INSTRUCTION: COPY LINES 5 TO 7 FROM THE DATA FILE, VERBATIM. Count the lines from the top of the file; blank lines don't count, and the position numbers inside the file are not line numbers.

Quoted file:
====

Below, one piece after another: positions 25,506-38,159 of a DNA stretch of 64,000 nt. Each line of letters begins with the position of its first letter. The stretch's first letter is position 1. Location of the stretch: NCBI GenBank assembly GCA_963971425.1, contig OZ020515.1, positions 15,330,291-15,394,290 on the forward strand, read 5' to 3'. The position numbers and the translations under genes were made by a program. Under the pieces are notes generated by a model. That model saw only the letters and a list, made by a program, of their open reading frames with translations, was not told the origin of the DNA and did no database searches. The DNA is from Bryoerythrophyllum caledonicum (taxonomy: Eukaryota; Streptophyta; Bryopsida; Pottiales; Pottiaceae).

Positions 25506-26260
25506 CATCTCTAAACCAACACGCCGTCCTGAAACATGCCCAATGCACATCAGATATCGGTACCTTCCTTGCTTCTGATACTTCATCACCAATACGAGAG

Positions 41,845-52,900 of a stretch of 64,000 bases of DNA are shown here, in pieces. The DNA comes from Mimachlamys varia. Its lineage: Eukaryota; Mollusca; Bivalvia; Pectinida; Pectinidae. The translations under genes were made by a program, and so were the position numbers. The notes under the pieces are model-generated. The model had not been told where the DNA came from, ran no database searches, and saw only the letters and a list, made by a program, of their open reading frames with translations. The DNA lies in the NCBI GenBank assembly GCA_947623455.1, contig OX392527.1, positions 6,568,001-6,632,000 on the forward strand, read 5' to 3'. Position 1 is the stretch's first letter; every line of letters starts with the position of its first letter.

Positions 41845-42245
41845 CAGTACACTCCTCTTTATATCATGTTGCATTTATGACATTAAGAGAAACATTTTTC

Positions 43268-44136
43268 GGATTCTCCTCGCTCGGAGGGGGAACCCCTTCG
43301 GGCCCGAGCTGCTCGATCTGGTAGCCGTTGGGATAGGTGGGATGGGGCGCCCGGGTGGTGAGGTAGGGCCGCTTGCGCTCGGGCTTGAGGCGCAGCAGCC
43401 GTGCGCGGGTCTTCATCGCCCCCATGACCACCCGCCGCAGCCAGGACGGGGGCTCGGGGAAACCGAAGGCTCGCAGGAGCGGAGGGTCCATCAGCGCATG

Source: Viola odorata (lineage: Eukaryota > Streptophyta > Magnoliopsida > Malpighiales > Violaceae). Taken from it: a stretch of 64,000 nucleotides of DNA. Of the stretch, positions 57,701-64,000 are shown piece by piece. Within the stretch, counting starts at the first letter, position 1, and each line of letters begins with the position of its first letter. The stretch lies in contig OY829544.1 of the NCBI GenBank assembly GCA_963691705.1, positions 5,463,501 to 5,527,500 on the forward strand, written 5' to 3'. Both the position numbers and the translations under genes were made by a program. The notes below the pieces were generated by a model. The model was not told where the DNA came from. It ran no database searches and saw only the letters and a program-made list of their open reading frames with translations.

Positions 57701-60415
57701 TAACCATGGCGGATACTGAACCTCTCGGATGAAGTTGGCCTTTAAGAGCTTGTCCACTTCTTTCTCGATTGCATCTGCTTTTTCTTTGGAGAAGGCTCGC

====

Positions 41845-42245
41845 CAGTACACTCCTCTTTATATCATGTTGCATTTATGACATTAAGAGAAACATTTTTC

Positions 43268-44136